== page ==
Do menstrual cups strengthen the pelvic floor?

A menstrual cup can provide tissue support for some women who are experiencing prolapse. Much like a pessary, a menstrual cup can help push the pelvic organs back into a stable position. However, using a menstrual cup by itself will not help strengthen the pelvic floor muscles. If you have weak pelvic floor muscles, it’s best to perform Kegel exercises or some of the other exercises listed above.

What is the best menstrual cup for weak pelvic floor muscles?

If you have weak pelvic floor muscles, you may find it difficult to use a menstrual cup as it may slip down. You may want to use a firmer menstrual cup, as the firmer material will provide more resistance and help keep the cup in place. Our Pixie Cups are a good option for someone with weak pelvic floor muscles. 

However, a cup that slides down isn’t always due to weak pelvic floor muscles. Sometimes, the pelvic floor muscles can be too tight, which can force a menstrual cup out. Tight pelvic floor muscles are less flexible, and may cause pain during sex or when inserting a tampon or menstrual cup. Some women may have tight muscles and pain during their period but are still able to use a menstrual cup. If you have tight pelvic floor muscles, you may find a softer menstrual cup to be less irritating.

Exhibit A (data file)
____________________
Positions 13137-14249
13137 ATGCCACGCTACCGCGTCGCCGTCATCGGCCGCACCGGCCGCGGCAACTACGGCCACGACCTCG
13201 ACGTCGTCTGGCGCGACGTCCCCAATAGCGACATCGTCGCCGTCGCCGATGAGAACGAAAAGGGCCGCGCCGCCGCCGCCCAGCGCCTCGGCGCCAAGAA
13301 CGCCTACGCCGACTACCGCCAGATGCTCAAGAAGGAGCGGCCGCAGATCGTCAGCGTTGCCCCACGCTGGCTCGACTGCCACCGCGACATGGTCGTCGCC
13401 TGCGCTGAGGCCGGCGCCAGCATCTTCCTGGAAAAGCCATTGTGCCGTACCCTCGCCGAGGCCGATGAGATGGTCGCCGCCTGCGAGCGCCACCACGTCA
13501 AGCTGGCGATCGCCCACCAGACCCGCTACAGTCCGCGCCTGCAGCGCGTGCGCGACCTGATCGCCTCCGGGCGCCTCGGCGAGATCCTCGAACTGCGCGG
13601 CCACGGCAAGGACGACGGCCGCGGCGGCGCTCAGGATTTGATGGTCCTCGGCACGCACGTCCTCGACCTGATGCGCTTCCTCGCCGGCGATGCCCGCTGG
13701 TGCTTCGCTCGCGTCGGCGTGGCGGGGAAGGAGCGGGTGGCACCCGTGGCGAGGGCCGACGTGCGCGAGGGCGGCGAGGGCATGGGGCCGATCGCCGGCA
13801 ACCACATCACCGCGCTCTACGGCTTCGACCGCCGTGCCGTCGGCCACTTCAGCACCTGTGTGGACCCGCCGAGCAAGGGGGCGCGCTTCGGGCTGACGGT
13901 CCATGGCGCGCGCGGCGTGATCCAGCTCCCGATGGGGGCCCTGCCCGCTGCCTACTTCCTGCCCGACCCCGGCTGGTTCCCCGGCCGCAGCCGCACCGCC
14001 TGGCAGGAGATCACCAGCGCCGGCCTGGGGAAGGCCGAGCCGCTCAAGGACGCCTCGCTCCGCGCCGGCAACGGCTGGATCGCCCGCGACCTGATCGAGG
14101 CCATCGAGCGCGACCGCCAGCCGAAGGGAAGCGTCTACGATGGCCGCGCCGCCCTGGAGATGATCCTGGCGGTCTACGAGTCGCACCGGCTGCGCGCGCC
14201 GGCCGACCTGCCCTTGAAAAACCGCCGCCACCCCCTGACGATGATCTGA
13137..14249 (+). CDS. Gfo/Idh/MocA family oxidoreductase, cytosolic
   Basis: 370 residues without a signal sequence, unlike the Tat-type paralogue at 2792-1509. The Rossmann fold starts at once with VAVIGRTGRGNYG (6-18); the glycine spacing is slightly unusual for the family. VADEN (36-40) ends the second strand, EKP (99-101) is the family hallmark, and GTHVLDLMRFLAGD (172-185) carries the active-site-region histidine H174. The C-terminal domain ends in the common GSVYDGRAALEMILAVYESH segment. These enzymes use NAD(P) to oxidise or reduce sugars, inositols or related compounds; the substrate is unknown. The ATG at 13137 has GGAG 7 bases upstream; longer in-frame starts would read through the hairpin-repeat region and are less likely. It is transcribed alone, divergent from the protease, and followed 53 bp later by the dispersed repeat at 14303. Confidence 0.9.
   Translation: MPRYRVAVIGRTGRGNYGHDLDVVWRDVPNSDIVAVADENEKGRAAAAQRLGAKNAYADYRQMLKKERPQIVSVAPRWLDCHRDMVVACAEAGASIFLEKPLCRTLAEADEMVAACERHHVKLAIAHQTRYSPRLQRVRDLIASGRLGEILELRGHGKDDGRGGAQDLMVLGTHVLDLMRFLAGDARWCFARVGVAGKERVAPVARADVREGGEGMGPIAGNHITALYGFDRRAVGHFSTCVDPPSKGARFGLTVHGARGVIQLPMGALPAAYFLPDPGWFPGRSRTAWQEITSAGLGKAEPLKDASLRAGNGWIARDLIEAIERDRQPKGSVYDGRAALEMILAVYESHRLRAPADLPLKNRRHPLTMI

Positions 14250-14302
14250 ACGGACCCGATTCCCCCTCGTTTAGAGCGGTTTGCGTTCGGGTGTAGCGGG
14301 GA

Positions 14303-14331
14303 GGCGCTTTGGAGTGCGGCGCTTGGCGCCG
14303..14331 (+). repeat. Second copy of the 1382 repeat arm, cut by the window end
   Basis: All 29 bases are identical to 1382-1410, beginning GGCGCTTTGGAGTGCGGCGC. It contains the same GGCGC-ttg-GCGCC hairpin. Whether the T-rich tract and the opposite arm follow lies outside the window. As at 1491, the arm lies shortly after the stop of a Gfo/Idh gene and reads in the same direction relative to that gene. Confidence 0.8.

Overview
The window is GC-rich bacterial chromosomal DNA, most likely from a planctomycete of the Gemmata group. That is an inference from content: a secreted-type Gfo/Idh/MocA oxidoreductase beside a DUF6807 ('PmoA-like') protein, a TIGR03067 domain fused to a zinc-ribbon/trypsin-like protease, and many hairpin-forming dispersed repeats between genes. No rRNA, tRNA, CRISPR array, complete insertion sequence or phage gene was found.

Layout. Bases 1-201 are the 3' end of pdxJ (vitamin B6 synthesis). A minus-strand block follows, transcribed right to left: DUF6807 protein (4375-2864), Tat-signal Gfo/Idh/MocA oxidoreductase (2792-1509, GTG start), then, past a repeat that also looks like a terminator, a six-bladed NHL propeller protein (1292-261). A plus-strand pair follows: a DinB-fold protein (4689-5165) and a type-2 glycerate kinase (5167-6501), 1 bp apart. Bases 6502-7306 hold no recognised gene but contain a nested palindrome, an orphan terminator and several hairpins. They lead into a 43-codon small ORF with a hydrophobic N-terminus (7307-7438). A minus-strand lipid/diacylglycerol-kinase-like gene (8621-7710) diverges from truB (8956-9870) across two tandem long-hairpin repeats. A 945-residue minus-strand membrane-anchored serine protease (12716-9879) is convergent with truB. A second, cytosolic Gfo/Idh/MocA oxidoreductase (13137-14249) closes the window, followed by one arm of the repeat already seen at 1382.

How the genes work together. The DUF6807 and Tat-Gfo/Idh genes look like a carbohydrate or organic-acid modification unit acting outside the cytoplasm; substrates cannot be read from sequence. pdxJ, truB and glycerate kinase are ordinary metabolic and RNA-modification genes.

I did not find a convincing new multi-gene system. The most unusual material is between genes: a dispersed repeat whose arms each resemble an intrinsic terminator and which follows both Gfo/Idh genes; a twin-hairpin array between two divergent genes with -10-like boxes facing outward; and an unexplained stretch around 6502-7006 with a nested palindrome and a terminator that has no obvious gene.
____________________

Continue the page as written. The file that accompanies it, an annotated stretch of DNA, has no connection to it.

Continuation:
Weak pelvic floor muscles + a tilted uterus

Tilted, tipped, and retroverted — all names for the same thing. If you have a tipped uterus, your uterus curves back towards your spine versus being relatively straight or leaning slightly towards your belly button. Studies show that weak pelvic floor muscles can contribute to the “relaxing” of your entire pelvic area, including contributing to a tipped uterus.